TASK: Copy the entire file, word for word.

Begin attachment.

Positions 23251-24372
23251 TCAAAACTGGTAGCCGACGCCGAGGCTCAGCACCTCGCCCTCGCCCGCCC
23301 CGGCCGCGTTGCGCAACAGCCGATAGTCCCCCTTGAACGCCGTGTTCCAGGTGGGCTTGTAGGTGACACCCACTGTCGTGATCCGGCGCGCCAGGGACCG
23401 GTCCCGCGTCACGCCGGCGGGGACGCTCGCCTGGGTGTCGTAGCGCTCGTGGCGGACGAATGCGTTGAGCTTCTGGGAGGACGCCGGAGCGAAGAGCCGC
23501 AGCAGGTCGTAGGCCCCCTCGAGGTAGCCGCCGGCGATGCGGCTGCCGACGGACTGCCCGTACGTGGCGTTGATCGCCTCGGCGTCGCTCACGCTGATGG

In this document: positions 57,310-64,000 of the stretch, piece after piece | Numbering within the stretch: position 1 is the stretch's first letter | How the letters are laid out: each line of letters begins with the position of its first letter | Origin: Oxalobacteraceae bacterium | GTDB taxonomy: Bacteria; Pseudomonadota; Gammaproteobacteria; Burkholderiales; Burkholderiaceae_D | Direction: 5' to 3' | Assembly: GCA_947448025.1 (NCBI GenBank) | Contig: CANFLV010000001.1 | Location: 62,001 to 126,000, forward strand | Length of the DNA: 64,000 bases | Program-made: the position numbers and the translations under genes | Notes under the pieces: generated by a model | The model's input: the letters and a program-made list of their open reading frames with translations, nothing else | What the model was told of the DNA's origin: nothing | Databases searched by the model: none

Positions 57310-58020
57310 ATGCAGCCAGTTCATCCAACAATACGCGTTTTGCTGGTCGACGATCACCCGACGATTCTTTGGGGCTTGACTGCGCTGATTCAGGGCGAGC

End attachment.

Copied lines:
Positions 23251-24372
23251 TCAAAACTGGTAGCCGACGCCGAGGCTCAGCACCTCGCCCTCGCCCGCCC
23301 CGGCCGCGTTGCGCAACAGCCGATAGTCCCCCTTGAACGCCGTGTTCCAGGTGGGCTTGTAGGTGACACCCACTGTCGTGATCCGGCGCGCCAGGGACCG
23401 GTCCCGCGTCACGCCGGCGGGGACGCTCGCCTGGGTGTCGTAGCGCTCGTGGCGGACGAATGCGTTGAGCTTCTGGGAGGACGCCGGAGCGAAGAGCCGC
23501 AGCAGGTCGTAGGCCCCCTCGAGGTAGCCGCCGGCGATGCGGCTGCCGACGGACTGCCCGTACGTGGCGTTGATCGCCTCGGCGTCGCTCACGCTGATGG

In this document: positions 57,310-64,000 of the stretch, piece after piece | Numbering within the stretch: position 1 is the stretch's first letter | How the letters are laid out: each line of letters begins with the position of its first letter | Origin: Oxalobacteraceae bacterium | GTDB taxonomy: Bacteria; Pseudomonadota; Gammaproteobacteria; Burkholderiales; Burkholderiaceae_D | Direction: 5' to 3' | Assembly: GCA_947448025.1 (NCBI GenBank) | Contig: CANFLV010000001.1 | Location: 62,001 to 126,000, forward strand | Length of the DNA: 64,000 bases | Program-made: the position numbers and the translations under genes | Notes under the pieces: generated by a model | The model's input: the letters and a program-made list of their open reading frames with translations, nothing else | What the model was told of the DNA's origin: nothing | Databases searched by the model: none

Positions 57310-58020
57310 ATGCAGCCAGTTCATCCAACAATACGCGTTTTGCTGGTCGACGATCACCCGACGATTCTTTGGGGCTTGACTGCGCTGATTCAGGGCGAGC